Opinions

Editorial: The Rise and deKlein of the Progressive Conservative Party

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When Don Getty took the reins of the Alberta Tories in 1985, he had big shoes to fill. The Progressive Conservative party had been in power since 1971 and had gained popularity under Peter Lougheed's leadership. Unfortunately, Getty's poor performance led to speculation as to the party's future while the Alberta Liberals grew stronger. Facing defeat in an upcoming election, Getty resigned and passed the torch to the charismatic ex-mayor of Calgary, Ralph Klein.

In response to the deficit that had built up from over-spending, Klein turned the budget around, slashing all kinds of social programs in an effort to bring Alberta out of the red. He gained wide popularity for penny-pinching and continued to gain stronger majority governments in Alberta, capturing 74 of 83 legislative assembly seats by 2001, dropping back to 62 in 2004. When it came time for Klein to retire, like Lougheed, he would leave big shoes to fill for long-shot candidate Ed Stelmach.

It wasn't long before Stelmach's leadership came into question. He was compared to Harry Strom--whose leadership of Social Credit led to the fall of the party's 36-year rule of Alberta in the 1971 election--when blogger Dave Cournoyer purchased edstelmach.ca and forwarded traffic to the Wikipedia entry on the former premier. A group calling themselves Albertans for Change has also recently criticized him in a series of print and television advertisements, arguing Stelmach lacks a plan for the future of Alberta. With a provincial election looming ahead, Albertans will find out whether this comparison is accurate or mere political mudslinging.

The premier has been accused of alienating Jim Dinning and his supporters in Calgary. He recently lost support of current Calgary Montrose MLA Hung Pham due to what Pham described as poor decisions and dishonorable actions on the part of party leadership. In the 2007 byelection, Klein's Calgary Elbow riding was lost to Liberal Craig Cheffins, striking a crippling blow to the party's ability to hold seats in conservative country. Furthering the lack of confidence in Stelmach's leadership is evidenced by current finance minister Lyle Oberg's announcement he would not seek re-election in the upcoming election, following a series of conflicts with the party. Oberg, who ran for party leadership against Stelmach and Dinning, has held several cabinet posts and has been an MLA since 1993.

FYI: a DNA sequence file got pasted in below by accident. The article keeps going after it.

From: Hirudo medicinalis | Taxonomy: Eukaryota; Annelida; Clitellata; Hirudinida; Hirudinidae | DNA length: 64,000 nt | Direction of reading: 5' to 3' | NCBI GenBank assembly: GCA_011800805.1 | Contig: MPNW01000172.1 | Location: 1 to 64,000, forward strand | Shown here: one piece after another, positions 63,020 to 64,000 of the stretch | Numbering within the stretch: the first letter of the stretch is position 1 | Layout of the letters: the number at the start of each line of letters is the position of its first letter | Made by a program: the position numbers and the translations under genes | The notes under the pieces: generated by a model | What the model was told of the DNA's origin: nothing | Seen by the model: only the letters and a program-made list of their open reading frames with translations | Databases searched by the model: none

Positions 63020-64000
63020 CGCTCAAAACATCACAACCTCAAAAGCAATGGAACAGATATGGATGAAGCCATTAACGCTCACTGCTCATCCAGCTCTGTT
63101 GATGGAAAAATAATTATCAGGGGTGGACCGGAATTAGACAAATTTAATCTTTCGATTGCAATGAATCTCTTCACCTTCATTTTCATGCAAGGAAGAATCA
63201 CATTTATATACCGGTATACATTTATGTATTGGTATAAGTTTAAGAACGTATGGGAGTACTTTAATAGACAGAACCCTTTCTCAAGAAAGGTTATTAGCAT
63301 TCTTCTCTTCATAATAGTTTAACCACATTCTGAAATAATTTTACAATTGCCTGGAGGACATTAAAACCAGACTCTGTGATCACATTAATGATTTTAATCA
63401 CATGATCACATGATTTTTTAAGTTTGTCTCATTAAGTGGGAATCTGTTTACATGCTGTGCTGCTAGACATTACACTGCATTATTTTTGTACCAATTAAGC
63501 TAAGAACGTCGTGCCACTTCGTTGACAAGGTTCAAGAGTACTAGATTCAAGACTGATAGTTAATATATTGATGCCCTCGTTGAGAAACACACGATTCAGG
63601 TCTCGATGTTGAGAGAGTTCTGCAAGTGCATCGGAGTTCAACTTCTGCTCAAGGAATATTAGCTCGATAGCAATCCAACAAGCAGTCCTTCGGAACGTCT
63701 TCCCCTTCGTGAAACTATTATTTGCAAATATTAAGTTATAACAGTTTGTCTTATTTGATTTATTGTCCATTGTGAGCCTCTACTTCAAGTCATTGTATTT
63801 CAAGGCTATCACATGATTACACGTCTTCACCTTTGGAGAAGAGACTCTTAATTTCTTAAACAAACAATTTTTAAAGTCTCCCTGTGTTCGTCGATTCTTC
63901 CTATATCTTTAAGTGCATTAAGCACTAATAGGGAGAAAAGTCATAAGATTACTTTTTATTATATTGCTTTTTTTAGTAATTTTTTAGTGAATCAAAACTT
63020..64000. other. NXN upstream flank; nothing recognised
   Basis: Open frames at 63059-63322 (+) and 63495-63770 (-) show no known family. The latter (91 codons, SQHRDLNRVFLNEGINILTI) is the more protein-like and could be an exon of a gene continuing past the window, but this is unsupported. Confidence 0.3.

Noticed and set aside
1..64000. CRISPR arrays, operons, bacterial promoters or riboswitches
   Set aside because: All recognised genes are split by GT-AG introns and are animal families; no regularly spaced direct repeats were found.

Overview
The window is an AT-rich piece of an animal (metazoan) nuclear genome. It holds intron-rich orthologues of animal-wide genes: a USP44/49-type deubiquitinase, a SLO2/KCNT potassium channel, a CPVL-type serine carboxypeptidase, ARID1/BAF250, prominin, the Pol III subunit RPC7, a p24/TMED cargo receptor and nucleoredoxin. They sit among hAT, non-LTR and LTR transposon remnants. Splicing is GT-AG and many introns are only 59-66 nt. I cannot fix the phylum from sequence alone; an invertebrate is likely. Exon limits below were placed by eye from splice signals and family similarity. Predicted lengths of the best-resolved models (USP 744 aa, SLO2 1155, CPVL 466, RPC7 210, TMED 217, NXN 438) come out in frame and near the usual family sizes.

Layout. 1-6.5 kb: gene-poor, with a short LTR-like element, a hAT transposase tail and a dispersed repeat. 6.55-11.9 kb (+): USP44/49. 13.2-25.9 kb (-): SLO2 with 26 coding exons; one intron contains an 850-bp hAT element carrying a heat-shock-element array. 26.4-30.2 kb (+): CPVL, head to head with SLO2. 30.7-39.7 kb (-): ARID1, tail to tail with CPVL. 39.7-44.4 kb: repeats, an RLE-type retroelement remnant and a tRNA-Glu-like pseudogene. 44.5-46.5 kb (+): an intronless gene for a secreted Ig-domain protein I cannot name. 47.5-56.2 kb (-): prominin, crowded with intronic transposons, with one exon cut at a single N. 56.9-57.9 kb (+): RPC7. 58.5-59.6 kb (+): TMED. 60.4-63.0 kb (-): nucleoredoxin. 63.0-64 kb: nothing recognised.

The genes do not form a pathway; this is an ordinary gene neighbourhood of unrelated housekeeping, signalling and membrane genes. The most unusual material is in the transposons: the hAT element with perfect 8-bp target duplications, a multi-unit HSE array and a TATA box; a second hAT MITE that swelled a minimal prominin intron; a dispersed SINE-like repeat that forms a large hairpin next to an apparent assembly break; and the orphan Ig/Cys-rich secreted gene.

This provincial election will see a new party arrive onto the political scene. The Wildrose party and the Alberta Alliance have amalgamated to form the Wildrose Alliance, whose right-wing stance may be enough to find their way into the legislative assembly. With 53 candidates running in the provincial election, the Wildrose Alliance stands to gain the support of disaffected voters who traditionally support the Tories. This could mean voters will either elect the fringe party to several seats or split the conservative vote enough to get Liberals and New Democrats more representation.

Stelmach is in a very unfortunate position and it is unfair to blame the folly of the Conservatives solely on his leadership. Stelmach wasn't given an easy task when he took over the party. In Klein's desperate effort to pay down Alberta's $23 billion debt, he made cuts everywhere he could while keeping oil royalties low to encourage growth of the industry. Education and health care suffered massive hits in funding as a result, and Alberta has been left with crippled hospitals and a government unwilling to do anything about rising tuition. While Klein was making cuts to health care, billions of dollars in oil royalties went uncollected. This means billions of dollars could have been funnelled into social programs or remained in the hands of taxpayers rather than lining the pockets of oil companies. When it came time to up royalties, Stelmach came under fire from wealthy Conservative voters who feared increasing the royalties would drive industry out of Alberta and cause a substantial slump in the economy. After Klein finished pillaging social welfare and achieved his goal of paying Alberta's debt, he passed out prosperity cheques to Albertans as if it would make up for the lack of social infrastructure, and promptly announced his retirement.

If Stelmach wants to avoid becoming the next Harry Strom, he's going to have to find a way to regain confidence in his leadership. The loss of longtime and well-supported party members isn't going to bode well for him in an election that promises to split the right-wing vote. In addition to big shoes, Klein left a big mess and Stelmach is going to have to step it up if he's to stop the decline and eventual fall of the PC dynasty.

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